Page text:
The third audience is the United States, which may sense Xi is in fact already looking past Ma to his need eventually to deal with Tsai. If Tsai wins, relations with Taiwan will be part of the background for Xi’s own political agenda at home, with an imminent 19th Party Congress in 2017 and all the changes attendant on that. Xi should want to position himself as securely as possible regarding Taiwan before then.
A “two leaders” meeting will be a very high bar for Tsai to jump to maintain the status quo, as she has pledged to do. This could give Beijing greater leverage to decide what basis for the relationship is good enough, if it is not to be based on the “1992 consensus” that prevails under Ma, as Tsai in the past has insisted it will not be. And by meeting with Ma, offering sweetness and light, Xi gains a talking point to use with the U.S. if ultimately she fails to compete in appearing reasonable about cross-strait relations.
President Ma’s audience will primarily be in Taiwan, though Washington and Beijing will watch him closely. Ironically, again, the less that Ma’s remarks appear to be aimed at tactically helping the KMT in the upcoming election and the more they address strategic principles of peace and prosperity, the more they are likely to defuse criticism at home and bolster support for KMT candidates. He is very likely to understand that and stick to a constructive script.
Of course, subliminal communications will also play a role in addition to the words of the leaders. Both the mainland and Taiwan share a culture of sophisticated protocol, and one should expect the leaders to treat each other before the cameras with appropriate dignity. But the capacity of Taiwan’s media to construe one man’s dignified behavior as a demeaning insult should not be underestimated. As any political pro would say, the optics of the visit could prove very important to the message that emerges.
Finally, a word about the broader context: In reaction to inroads made by the United States with its “rebalance” to Asia -- facilitated by China’s neighbors and their discomfort with Chinese assertive behavior -- China has for the past two years or so embarked on a policy one can term “counterbalance” in the Asia Pacific region to the American “rebalance.”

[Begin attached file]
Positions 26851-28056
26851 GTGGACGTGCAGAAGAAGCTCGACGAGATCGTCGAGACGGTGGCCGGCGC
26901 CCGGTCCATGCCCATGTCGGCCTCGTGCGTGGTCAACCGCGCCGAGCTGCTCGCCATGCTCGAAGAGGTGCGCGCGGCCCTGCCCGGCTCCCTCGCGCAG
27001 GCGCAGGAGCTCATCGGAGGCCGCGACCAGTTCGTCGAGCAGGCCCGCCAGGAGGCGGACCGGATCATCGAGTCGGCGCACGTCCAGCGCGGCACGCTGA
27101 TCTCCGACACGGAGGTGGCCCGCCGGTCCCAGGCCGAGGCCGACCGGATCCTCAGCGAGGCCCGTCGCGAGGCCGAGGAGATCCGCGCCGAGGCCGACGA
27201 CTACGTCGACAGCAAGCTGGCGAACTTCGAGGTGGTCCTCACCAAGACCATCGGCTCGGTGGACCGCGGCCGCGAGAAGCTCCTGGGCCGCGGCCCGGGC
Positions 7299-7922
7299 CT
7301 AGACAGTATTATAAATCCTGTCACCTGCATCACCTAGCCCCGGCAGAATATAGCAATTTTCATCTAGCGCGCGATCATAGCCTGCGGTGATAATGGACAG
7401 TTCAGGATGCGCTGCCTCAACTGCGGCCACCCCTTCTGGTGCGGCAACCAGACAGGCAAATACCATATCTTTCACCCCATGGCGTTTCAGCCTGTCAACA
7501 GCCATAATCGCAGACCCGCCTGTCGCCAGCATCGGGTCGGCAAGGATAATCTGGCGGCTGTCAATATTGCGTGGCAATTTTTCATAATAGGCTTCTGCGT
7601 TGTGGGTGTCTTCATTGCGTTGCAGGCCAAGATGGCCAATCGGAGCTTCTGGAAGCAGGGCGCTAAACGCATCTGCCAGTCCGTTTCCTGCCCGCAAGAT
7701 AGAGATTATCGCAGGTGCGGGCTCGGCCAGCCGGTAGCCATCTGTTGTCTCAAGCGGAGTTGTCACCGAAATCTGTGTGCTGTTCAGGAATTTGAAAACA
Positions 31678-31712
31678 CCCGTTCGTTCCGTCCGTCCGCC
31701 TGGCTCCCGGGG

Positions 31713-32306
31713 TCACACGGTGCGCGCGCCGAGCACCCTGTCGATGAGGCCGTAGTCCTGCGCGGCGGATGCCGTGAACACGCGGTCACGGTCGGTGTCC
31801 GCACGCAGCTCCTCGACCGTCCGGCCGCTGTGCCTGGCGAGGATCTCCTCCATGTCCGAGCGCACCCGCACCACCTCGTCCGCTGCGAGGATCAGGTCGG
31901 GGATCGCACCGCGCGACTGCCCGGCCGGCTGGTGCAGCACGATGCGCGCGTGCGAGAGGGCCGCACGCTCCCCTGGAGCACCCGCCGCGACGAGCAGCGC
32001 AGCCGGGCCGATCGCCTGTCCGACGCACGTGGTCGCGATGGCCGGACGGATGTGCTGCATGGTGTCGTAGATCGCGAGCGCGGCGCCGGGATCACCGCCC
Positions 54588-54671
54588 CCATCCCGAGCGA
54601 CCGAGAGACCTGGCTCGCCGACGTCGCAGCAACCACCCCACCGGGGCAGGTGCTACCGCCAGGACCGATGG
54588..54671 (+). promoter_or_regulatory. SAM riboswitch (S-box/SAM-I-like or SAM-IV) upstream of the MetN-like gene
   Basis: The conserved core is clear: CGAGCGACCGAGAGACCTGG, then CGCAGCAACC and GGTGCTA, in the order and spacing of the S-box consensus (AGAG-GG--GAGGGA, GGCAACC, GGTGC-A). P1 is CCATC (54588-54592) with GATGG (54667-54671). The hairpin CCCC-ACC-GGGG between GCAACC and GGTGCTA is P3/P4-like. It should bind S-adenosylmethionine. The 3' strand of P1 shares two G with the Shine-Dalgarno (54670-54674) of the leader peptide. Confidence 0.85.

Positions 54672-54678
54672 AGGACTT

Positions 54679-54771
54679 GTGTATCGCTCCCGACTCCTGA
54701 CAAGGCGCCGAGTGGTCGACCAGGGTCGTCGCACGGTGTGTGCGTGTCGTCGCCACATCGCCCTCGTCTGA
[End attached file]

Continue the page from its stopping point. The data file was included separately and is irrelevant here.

Xi Jinping has since announced the “one belt and one road” initiatives to strengthen commercial and infrastructure ties with Southeast and Central Asian neighbors. His government has produced the Asian Infrastructure Investment Bank to finance those connections. Xi has courted Aung San Suu Kyi after years of support for her Myanmar opponents in the military, after the Myanmar authorities visibly pulled away from China and toward the U.S.
Tensions have been lowered with Japan, as exemplified in last weekend’s trilateral summit in Seoul. Russia and China are getting along better than in the last fifty years. Xi has made several proposals for regional security architecture and has tried to keep tensions with the United States manageable. The South China Sea may be an outlier due to the nationalist sensitivity about sovereignty. Here only time will tell.
So it seems natural that Xi might want to add Taiwan to the picture of a calmer diplomacy on China’s periphery, if sovereignty issues can be managed adequately. This would be a major political point for Xi in selling his combination of strong leadership and mostly positive results for Chinese diplomacy. By the same token, he will have given China’s always skeptical neighbors material reasons not always to resist Chinese preferences in deference to American interests. This could become a quite substantial achievement over the next two years as the U.S. obsesses about elections and the next administration.